Crimson Nine Lose Lead With Split

Harvard's hitters produced more runs over the weekend than they had in the seven previous EIBL games this season, and it looked as if the Crimson was going to climb into first place with a three-game sweep of Army and Cornell when the Big Red scored six runs in the eighth inning to win the second game of Saturday's doubleheader, 14-8. Harvard beat the Cadets the day before, 7-5, and earlier in the afternoon Roz Brayton delivered his customary shut-out while his teammates hit three home runs to humiliate the former league leaders, 14-0.

Dartmouth beat Cornell on Friday, 4-3, then swept a doubleheader from Army, 3-0 and 3-1. The split with Cornell left the Crimson half a game behind the Indians with a league record of 7-3. Cornell dropped to third place with a mark of 5-3, while Dartmouth is now 8-2-1, the tie coming against Penn last weekend.

Harvard will try to wrap up the Greater Boston League championship today and tomorrow when it plays Holy Cross and Northeastern. The game against the Crusaders starts at 3 p.m. at Soldiers Field. Barry Malinowski will be on the mound for the Crimson.

Impressive Juggling

With the exception of Brayton, it was a bad weekend for the Crimson pitching staff. EIBL opponents had scored only ten runs off Harvard in seven games, but Army and Cornell combined for nineteen tallies in two games, 16 of which were earned. Fortunately, coach Loyal Park's juggling act with the Crimson line-up produced some impressive results.

The hero of Friday's game was catcher Tim Bilodeau, who started a rally every time he came to bat. After Harvard had scored three times in the first inning on singles by Toby Harvey, Larry Barbiaux and Jim Stoekel and a sacrifice fly by Kevin Hampe, Bilodeau led off the second with a triple. He later scored on a triple by McGugan.

Bilodeau led off the fourth inning with another triple, and came home when McGugan reached base on a force play. The fielder's choice proved to be a bad one, as McGugan stole second and third, and then scored on a sacrifice fly by Barbiaux.

Sacrifice Makes Perfect Day

Bilodeau made it a perfect day in the sixth, when he drew a walk, moved to second on a sacrifice, stole third, and came home on a sacrifice fly by McGugan.

Norm Walsh was making his first start since the southern trip, and although control problems got him into trouble in the fourth when Army scored twice, he had command of the Cadets until the eighth.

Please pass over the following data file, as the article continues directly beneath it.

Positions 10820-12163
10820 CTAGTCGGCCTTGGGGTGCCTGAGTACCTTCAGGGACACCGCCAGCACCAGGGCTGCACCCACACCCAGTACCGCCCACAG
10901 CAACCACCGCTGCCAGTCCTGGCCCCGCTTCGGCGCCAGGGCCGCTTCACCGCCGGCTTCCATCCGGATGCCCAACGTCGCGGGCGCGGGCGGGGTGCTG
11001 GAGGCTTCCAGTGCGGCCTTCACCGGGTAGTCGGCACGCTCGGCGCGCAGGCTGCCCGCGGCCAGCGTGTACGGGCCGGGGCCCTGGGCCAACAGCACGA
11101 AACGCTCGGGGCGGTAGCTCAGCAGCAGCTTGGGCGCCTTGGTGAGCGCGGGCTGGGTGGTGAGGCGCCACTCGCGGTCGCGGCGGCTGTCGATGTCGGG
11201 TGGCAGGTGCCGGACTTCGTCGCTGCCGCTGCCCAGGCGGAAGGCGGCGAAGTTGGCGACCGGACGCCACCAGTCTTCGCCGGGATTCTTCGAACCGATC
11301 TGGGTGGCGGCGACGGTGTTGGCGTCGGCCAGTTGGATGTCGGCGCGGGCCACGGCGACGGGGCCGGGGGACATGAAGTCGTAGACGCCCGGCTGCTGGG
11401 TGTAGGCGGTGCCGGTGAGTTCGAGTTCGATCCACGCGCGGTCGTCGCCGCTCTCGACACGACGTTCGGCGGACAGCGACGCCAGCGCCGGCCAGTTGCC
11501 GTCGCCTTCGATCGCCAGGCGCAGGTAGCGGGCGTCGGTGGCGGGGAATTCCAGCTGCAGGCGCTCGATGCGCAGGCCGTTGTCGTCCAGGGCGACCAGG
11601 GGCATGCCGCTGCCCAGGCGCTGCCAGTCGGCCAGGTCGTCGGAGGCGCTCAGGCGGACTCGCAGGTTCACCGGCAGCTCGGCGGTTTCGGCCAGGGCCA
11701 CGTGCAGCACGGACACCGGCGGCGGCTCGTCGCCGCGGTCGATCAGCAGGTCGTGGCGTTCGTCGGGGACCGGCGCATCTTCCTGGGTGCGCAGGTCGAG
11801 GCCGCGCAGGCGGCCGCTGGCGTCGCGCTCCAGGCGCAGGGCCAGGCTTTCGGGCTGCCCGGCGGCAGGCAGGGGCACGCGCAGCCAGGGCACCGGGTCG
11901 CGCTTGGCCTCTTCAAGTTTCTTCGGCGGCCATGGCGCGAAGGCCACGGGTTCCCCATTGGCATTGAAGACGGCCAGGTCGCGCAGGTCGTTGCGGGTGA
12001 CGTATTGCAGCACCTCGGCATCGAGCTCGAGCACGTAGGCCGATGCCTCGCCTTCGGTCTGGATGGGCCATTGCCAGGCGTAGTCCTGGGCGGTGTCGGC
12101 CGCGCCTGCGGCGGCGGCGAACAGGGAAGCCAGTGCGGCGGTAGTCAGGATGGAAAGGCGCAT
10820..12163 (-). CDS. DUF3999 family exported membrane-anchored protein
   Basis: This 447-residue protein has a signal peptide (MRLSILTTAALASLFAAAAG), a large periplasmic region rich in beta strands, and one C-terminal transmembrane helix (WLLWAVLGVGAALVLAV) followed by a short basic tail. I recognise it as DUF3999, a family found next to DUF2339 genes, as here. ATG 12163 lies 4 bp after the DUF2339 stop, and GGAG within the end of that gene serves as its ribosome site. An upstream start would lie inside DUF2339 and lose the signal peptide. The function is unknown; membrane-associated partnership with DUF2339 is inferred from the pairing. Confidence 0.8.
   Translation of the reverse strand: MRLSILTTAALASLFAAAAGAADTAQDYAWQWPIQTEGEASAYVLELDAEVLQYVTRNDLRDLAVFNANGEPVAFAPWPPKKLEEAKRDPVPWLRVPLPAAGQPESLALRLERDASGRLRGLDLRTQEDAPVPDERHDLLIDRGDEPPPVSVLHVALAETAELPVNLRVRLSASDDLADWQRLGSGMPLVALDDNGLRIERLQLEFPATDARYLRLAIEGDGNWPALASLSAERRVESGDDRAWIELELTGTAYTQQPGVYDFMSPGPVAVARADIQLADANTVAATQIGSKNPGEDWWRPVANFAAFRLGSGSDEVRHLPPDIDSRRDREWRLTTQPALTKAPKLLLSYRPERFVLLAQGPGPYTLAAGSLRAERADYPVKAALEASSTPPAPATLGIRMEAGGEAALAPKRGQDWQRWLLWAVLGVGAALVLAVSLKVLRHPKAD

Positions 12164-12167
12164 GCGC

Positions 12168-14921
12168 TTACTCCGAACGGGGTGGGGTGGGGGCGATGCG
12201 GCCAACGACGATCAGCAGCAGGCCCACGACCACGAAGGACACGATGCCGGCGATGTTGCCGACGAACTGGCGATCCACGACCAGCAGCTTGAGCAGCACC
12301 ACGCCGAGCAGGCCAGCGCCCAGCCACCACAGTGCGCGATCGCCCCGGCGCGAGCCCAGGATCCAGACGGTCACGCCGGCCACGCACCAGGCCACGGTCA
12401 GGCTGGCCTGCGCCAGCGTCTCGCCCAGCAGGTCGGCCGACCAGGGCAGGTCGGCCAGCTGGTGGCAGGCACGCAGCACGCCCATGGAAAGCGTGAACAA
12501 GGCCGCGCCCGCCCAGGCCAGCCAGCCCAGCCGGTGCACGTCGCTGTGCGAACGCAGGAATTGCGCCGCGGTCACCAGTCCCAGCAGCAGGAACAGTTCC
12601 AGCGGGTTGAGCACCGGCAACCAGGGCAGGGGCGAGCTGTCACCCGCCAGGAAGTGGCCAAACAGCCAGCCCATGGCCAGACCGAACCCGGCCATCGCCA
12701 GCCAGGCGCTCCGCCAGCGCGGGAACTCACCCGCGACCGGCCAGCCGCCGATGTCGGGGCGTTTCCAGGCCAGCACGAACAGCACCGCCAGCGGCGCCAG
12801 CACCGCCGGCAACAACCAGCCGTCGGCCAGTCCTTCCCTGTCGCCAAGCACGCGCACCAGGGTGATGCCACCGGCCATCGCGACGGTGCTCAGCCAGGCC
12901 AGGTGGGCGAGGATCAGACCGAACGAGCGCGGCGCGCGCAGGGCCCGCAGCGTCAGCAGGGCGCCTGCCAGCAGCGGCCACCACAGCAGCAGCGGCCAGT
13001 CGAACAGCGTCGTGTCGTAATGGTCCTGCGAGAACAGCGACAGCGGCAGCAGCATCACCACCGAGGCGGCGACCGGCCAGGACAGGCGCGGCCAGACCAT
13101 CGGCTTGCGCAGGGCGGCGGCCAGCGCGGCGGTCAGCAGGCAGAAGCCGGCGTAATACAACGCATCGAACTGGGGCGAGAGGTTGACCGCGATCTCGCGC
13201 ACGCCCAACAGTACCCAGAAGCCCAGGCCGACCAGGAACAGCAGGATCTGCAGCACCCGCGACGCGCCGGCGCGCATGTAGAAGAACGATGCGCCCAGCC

Army rattled off four singles to knock out the sophomore righthander, and Malinowski yielded another before he was able to put out the fire. Mike O'Malley got the last two outs in the ninth to preserve Walsh's victory.

In the first game of the doubleheader on Saturday, Harvard pounded out 17 hits to give Brayton more runs than he would need for an entire season. The junior lefthander became the first pitcher in the league to win four games, and Cornell's only hit of the game didn't come until the sixth inning. Brayton's overall record is now 7-0, and his E.R.A. remains a perfect 0.00.

Come Out, Come Out

Meanwhile the Harvard hitters were wreaking havoc on what was on paper the best staff in the league. Starter John Dougherty came into the game with an E.R.A. of 1.76, but in the second inning he couldn't get anyone out. Stoekel led off with a home run, Thomas and Smith singled, Hampe walked, and Bilodeau sent Dougherty to the showers with a double.

John Miknis came in to relieve and lived up to his 1.99 E.R.A. by retiring the next three batters. But whatever he had in the second wasn't there in the third, and Harvard exploded for five more runs.

Barbiaux singled and trotted home in front of Stoekel's second home run. Thomas and Smith doubled, and a single by Hampe produced Cornell's third pitcher, Bill Haley.

Haley utilized a double play to end the threat. He got out of a bases-loaded situation with another one in the fourth after Stoekel had singled and scored for the third time in the game. In the fifth Brayton doubled and McGugan homered, and the Crimson got two unearned runs off of the fourth Cornell pitcher in the sixth to round out the romp.

In the second game Harvard turned three first inning errors into three runs, and singles by pitcher Sandy Weissant, McGugan and Smith added two more in the second.

But the tide quickly turned in the third inning when McGugan was ejected for fighting after a Big Red runner shredded his right stocking on a force play. The next batter hit a three-run homer, and after a single and a walk, Mike O'Malley came in to relieve Weissant. Before the side was out, Cornell had scored eight times.

Anyzeski Makes Name

Cornell pitcher Alfred Anyzeski had made a name for himself earlier this season when he threw a four-hitter against Arizona State. He contributed a single and a bases-loaded triple to the big rally. But when his lack of control allowed another Harvard run in the bottom of the third. Cornell's ace righthander Steve Storey came in to pitch the rest of the game.

Stockel scored in the fourth inning on a walk, a wild pitch and an error, and O'Malley retired the side in order three times before getting into trouble in the seventh, when Brayton came in with men on first and second to get the third out.

Harvard tied the game with two outs in the last inning. Barbiaux reached base on an error and moved to second on a sacrifice bunt by Hampe. Storey got the second out on a pop up, but Art Serrano, who was filling in for McGugan at second base, lined a triple to right for the tying run.

The next inning was anti-climatic, to say the least. Cornell scored six runs on two hits to salvage a split in a doubleheader and something to talk about on the long ride back to Ithaca